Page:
Pioneering wheelchair marathon participant Jack Coakley, 67, dies

Jack Coakley, a pioneer wheelchair marathoner and lifelong Bostonian, is being remembered by friends for his wit, humor

Jack Coakley, a pioneer wheelchair marathoner and lifelong Bostonian, is being remembered by friends for his wit, humor and perservance in overcoming the odds.

Coakley died at the Boston Harbor Hotel, where he had been a beloved health club member for the past three decades. He was 67.

“I’ve known Jack for the better part of 20 years. He is an inspiration and a hero to a lot of people who know him. You had to see his workout to believe it. After a grueling routine in the gym, then he would get in the pool and swim 40-60 lengths,” said Don Keith, a club member. “And before he left he always said, ‘I’m going out today to pretend I’m normal.’ Everybody loved Jack.”

Coakley was stricken with polio at the age of 5 and he lost the ability to walk, but he refused to let that hold him back. Growing up wheelchair bound, his father told him his physical limitations didn’t mean he couldn’t pursue a full life, according to his obituary.

For more than 30 years, Coakley would get up before dawn every morning and head to the Boston Harbor Hotel’s health club two miles away. It was a daily routine after getting free passes to visit from his longtime friend, Bill Rodgers, owner of the Bill Rodgers Running Center.

“He was one of Boston Harbor Hotel’s most favored guests,” said George Regan, fellow club member and chairman of the Regan Communications Group. “All those years, they never sent him a (health club) bill and he would always say, ‘And I’m not asking why.’ What he didn’t realize that is that after the first passes were given to him by Bill Rogers, they continued to be handed down from one general manager to another over the years.”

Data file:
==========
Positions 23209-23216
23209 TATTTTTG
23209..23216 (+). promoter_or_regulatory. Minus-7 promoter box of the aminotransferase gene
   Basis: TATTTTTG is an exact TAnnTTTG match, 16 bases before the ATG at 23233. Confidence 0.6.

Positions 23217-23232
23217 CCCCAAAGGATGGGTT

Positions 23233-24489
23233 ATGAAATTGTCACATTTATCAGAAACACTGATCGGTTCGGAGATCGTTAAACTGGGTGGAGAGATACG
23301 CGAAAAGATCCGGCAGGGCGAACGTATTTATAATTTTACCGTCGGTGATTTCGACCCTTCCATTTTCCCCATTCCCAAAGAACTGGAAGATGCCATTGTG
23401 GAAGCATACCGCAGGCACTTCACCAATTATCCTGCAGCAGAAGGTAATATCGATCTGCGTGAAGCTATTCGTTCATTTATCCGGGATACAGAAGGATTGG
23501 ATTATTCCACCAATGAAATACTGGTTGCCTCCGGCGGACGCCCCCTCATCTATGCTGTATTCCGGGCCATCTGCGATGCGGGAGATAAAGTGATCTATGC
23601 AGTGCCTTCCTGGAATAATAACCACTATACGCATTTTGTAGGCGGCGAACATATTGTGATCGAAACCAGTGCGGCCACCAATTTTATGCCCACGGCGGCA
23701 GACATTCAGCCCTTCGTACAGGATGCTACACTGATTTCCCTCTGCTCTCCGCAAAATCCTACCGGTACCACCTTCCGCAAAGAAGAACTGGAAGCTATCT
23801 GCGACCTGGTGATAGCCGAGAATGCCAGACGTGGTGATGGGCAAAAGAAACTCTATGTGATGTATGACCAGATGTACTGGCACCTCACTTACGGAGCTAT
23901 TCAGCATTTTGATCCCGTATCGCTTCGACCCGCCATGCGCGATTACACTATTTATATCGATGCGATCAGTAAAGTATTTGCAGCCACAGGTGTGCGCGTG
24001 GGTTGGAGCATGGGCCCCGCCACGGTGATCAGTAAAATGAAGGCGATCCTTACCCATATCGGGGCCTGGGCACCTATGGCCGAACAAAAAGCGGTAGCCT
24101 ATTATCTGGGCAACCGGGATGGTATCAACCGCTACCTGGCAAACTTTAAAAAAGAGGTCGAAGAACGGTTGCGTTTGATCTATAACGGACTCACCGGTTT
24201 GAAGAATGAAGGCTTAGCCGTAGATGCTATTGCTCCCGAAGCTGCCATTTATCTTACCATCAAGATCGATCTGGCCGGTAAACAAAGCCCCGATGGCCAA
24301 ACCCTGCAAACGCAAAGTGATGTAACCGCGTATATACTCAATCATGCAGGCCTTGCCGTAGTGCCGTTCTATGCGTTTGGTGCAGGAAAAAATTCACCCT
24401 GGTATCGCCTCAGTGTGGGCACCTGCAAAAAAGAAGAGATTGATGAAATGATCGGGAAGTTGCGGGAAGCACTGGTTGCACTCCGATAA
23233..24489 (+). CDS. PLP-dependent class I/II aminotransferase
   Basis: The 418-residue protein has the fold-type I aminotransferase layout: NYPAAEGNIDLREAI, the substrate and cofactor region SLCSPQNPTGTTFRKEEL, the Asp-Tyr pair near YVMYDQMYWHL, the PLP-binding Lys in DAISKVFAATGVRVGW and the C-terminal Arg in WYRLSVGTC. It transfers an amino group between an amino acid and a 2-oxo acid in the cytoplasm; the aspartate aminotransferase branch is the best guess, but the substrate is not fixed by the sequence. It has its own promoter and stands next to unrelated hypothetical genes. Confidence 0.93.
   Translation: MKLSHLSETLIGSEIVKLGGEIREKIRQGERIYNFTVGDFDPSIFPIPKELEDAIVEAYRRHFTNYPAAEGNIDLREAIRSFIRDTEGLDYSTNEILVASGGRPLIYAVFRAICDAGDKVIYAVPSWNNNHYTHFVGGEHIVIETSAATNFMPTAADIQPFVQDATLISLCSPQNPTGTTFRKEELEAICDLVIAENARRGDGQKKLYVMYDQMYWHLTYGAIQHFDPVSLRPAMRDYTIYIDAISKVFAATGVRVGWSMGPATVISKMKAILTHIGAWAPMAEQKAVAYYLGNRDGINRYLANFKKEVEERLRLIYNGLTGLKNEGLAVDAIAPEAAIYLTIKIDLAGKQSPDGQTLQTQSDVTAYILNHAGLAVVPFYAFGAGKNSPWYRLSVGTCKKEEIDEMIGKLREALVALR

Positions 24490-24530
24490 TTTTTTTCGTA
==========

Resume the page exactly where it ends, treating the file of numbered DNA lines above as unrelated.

Although Regan admitted “Jack had an opinion about everything,” he was quick to point out his friend “didn’t have a mean bone in his body.”

“He even befriended one member who got sentenced to 15 years in prison,” Regan said. “Somehow Jack found a way to visit him every week in prison in Connecticut. He really cared about members like they were his family.”

Coakley is also a legend in the running community. He advocated to make marathon races wheelchair-accessible and he became a veteran of some of the biggest races in New England. In 1984, he set a 13-year-record, finishing the Cape Cod Marathon in 2 hours and 16 minutes.

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    Article Pioneering wheelchair marathon participant Jack Coakley, 67, dies compiled by www.bostonherald.com

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